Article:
2017 marks 100 years since the first appearance of the Glass Character, Harold Lloyd's most memorable comic persona and the star of his greatest shorts and features. To mark the occasion, we'll be celebrating the centenary on big and small screens around the world.
In donning a humble pair of spectacles, Lloyd added another dimension to an already successful career and secured his place in the pantheon of great silent comedians alongside the likes of Charlie Chaplin and Buster Keaton. The development of the Glass Character would see Lloyd make the bold move to shed the Lonesome Luke persona, and his Chaplin-esque trappings, that had secured his popularity from 1915-1917 and create a style all of his own.
On 9 September 1917, a one-reel short called Over the Fence was released, introducing audiences to the Glass Character for the first time and ushering in a new chapter in screen comedy. In his first outing, the Glass Character confronts a narrative set-up that would become a regular motif in Lloyd's later work: he appears as a tailor's clerk who gets an unlikely promotion to big time ball player and must try to cope with the inevitable consequences. This theme of a regular guy elevated far beyond his situation - sometimes literally - whilst maintaining a brave face would become a key ingredient in the Glass Character's appeal.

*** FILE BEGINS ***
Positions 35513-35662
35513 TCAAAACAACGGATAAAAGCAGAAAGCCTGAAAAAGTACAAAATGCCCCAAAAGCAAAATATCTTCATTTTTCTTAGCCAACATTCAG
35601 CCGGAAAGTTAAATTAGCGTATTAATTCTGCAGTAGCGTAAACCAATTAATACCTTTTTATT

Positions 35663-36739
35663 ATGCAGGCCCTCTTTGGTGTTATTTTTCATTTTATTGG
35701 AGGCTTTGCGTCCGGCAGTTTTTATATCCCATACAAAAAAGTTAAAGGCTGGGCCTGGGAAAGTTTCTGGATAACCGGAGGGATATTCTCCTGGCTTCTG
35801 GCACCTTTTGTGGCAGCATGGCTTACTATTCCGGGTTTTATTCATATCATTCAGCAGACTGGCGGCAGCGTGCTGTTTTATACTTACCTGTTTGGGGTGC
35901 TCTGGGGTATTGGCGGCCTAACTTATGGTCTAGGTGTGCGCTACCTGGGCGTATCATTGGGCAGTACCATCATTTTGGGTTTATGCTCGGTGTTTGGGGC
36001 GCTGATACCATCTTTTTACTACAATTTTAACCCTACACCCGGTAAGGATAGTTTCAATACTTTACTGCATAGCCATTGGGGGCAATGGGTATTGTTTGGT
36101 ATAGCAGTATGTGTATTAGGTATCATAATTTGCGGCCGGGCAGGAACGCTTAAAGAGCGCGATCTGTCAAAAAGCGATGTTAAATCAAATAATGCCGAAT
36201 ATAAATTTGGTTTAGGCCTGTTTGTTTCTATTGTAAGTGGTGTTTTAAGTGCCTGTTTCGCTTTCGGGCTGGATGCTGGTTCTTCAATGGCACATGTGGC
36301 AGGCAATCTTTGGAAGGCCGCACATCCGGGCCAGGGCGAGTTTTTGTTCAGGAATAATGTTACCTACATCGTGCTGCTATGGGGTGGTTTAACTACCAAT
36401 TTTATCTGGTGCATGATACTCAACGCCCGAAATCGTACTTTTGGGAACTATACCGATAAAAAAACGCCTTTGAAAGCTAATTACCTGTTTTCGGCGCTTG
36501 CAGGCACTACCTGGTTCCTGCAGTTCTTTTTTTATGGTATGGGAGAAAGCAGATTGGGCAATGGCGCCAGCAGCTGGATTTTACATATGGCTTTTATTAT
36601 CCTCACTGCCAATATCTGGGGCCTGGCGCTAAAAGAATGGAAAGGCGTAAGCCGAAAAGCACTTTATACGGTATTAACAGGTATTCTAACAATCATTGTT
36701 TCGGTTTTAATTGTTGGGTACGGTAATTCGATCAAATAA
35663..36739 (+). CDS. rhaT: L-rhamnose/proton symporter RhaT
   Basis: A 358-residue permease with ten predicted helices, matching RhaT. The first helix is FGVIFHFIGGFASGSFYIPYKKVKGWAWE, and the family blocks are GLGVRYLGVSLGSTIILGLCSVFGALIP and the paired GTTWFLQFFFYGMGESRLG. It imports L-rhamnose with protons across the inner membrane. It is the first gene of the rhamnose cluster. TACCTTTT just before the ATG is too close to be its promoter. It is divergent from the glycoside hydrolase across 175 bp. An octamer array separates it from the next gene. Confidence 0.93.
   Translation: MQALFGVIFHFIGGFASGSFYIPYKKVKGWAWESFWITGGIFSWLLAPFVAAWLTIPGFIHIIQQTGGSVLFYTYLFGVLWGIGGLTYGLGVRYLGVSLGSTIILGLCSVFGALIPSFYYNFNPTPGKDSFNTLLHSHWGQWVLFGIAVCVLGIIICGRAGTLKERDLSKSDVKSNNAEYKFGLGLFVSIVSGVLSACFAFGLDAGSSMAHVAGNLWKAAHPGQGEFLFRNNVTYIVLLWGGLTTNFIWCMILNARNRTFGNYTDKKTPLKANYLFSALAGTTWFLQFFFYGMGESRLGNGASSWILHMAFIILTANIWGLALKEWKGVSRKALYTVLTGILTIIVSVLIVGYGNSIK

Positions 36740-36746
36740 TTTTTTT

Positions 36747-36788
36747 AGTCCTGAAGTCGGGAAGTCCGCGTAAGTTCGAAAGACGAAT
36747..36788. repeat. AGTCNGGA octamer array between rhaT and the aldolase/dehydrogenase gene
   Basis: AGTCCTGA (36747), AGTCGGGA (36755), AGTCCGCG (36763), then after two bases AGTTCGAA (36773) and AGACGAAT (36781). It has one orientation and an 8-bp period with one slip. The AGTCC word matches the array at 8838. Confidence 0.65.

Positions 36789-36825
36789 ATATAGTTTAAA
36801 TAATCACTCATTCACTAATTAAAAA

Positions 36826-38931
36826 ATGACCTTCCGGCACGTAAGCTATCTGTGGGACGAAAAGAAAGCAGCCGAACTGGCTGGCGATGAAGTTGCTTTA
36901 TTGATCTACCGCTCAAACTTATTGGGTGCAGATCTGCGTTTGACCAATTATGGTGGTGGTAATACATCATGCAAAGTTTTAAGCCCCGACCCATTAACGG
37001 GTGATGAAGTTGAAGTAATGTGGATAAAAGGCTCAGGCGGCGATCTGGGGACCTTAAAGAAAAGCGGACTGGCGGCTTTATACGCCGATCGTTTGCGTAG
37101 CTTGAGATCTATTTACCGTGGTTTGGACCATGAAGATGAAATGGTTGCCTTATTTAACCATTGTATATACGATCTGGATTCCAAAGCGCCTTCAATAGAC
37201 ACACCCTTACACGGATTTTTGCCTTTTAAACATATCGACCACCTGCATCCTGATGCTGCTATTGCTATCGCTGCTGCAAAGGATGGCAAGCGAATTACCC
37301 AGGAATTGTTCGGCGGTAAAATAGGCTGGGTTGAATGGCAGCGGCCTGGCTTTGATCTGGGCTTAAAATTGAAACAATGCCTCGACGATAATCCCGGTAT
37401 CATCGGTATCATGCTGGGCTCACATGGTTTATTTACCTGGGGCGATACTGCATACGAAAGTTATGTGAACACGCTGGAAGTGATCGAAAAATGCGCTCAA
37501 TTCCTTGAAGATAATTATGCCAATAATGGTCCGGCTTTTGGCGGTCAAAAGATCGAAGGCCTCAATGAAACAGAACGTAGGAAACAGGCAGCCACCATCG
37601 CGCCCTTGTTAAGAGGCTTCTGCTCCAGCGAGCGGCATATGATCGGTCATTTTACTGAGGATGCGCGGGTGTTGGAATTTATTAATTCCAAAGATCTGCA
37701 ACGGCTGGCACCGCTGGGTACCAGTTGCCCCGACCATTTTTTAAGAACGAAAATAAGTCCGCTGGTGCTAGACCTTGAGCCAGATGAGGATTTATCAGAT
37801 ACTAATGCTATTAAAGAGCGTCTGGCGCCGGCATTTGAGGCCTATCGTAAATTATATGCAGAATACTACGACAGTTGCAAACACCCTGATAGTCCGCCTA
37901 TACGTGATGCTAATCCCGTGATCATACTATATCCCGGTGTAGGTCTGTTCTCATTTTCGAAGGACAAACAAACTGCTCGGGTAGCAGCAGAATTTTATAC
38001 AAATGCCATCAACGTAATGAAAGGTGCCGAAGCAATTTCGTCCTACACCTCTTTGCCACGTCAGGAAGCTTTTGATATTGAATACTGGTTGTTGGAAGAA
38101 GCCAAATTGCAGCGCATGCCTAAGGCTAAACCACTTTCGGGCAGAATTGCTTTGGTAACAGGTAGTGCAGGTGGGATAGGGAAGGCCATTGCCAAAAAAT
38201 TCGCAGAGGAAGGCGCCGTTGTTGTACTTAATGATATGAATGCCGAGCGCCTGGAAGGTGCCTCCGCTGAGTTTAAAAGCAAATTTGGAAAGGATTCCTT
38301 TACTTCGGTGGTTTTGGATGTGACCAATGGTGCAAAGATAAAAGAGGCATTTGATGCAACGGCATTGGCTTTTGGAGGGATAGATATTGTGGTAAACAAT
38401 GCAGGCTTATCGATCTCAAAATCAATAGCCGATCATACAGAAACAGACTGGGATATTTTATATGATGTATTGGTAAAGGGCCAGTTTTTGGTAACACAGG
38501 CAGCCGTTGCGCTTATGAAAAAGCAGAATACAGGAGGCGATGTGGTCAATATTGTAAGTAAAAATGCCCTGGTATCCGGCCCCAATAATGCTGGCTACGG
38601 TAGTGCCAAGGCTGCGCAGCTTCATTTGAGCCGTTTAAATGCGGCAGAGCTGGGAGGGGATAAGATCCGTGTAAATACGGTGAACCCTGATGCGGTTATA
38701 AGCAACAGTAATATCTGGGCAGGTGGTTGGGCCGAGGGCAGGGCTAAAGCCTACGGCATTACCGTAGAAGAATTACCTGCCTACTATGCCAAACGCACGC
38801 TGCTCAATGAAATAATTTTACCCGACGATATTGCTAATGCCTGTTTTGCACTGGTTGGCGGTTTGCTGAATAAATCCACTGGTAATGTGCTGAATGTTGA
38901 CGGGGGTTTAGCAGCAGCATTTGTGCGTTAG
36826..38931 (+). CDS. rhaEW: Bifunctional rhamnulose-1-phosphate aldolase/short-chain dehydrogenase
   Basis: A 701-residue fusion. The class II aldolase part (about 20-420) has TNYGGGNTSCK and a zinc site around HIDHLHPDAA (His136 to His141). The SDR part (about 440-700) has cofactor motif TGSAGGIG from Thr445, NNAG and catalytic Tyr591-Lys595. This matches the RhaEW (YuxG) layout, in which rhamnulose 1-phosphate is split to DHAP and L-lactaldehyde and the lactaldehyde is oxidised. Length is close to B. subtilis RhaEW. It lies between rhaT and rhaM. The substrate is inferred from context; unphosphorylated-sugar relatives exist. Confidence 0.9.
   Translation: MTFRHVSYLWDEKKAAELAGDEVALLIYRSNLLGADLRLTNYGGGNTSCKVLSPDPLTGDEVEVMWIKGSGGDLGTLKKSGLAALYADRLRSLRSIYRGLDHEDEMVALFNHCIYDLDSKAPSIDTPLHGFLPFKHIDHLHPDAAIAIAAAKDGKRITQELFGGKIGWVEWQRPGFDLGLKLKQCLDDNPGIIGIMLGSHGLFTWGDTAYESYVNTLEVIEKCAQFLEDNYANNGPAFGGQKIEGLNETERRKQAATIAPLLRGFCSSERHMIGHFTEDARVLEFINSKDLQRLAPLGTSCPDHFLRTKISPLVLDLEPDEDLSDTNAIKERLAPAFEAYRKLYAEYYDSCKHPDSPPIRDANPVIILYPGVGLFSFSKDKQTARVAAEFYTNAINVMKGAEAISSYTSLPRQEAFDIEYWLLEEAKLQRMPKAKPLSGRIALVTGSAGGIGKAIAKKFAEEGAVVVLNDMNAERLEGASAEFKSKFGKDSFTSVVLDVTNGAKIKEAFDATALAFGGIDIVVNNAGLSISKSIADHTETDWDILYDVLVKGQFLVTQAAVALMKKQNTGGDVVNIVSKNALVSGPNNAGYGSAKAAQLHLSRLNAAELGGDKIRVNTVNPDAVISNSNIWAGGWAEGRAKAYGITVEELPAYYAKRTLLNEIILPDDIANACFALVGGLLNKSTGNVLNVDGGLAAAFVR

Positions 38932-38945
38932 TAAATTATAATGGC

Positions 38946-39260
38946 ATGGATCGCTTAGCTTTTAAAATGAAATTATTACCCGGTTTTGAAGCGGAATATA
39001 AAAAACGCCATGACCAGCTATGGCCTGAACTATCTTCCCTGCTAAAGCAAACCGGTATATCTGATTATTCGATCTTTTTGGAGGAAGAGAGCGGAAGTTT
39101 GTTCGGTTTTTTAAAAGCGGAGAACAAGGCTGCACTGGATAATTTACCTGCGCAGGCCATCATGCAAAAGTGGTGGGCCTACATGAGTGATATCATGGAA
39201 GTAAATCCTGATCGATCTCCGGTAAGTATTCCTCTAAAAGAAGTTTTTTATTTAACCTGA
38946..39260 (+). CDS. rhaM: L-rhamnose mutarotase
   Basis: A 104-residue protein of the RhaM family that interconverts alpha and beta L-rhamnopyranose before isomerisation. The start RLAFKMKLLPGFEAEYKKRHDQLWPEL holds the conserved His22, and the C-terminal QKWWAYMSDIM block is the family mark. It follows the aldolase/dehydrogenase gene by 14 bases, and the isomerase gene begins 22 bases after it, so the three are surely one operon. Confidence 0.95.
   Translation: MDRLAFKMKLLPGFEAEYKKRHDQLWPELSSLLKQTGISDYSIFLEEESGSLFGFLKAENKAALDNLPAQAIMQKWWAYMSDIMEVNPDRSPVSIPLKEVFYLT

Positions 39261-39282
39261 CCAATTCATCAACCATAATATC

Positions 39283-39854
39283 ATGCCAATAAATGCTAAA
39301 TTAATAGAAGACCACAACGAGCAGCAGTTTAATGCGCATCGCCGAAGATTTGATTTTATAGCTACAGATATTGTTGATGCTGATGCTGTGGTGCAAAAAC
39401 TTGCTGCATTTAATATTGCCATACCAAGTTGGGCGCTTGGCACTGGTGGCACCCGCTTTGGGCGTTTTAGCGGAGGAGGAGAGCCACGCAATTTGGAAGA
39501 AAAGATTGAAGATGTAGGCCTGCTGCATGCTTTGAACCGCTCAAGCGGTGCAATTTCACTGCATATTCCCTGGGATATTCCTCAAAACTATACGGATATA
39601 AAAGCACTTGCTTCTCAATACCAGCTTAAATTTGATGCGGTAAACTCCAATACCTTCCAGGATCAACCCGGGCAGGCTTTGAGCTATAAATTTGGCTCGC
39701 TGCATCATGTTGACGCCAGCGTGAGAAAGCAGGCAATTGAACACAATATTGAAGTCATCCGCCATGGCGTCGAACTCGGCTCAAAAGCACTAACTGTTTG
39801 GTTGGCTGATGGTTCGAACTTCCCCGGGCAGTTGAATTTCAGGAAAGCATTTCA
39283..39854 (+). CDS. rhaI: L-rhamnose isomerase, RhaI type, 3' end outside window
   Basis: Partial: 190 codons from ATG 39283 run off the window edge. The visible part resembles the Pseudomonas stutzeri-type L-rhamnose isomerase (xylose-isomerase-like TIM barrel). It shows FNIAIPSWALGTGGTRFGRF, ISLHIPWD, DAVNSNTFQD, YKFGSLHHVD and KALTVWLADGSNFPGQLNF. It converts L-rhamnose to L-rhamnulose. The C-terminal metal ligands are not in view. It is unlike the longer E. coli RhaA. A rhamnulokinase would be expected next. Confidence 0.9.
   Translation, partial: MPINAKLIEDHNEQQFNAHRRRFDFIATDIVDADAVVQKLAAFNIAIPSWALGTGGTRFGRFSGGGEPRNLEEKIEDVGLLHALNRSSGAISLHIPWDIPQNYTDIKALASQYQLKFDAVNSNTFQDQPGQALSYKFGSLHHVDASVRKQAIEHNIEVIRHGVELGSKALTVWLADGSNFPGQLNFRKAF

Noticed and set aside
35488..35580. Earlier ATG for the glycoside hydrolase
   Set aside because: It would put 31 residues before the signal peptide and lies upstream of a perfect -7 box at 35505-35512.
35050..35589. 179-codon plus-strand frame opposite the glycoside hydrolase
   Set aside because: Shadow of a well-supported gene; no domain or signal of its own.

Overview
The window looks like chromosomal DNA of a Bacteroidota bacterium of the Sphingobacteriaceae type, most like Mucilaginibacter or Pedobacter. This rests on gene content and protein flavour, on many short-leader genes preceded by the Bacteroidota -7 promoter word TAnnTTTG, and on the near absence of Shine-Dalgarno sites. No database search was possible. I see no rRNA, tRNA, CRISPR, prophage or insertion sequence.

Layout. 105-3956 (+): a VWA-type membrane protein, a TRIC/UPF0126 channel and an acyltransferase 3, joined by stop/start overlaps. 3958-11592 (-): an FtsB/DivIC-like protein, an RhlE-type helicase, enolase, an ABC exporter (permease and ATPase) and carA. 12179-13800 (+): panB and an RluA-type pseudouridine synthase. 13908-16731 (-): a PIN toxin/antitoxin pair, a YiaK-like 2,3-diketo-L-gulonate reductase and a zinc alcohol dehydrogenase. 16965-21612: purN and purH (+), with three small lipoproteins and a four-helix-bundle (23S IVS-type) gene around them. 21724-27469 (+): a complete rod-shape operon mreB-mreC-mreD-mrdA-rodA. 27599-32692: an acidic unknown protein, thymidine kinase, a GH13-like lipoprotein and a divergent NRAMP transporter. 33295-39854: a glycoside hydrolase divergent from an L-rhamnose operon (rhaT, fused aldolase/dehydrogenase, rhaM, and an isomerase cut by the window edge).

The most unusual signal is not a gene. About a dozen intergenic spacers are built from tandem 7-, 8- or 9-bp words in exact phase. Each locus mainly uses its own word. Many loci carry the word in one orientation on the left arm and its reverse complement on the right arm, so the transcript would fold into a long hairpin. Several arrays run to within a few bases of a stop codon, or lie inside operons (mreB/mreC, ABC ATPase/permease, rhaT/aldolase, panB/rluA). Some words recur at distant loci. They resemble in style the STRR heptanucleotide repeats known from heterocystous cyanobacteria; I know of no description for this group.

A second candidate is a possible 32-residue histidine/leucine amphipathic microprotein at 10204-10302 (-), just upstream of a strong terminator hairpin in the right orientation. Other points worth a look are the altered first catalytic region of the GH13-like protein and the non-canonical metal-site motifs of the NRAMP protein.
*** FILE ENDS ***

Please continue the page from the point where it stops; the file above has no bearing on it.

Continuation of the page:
From the dizzying highs of Safety Last! to the head-spinning adventures of Speedy, the Glass Character grounded Lloyd's otherwise fantastical comedies with a touch of reality. An everyman protagonist constantly confronted with difficulties, but brimming with the ebullience and optimism of his time, the Glass Character was a relatable hero and consenting fall guy who embodied Lloyd's vision that the key to comedy was empathy.
Laughter is the universal language. It establishes a common identity among people - regardless of other differences. It is the sweetest sound in the world.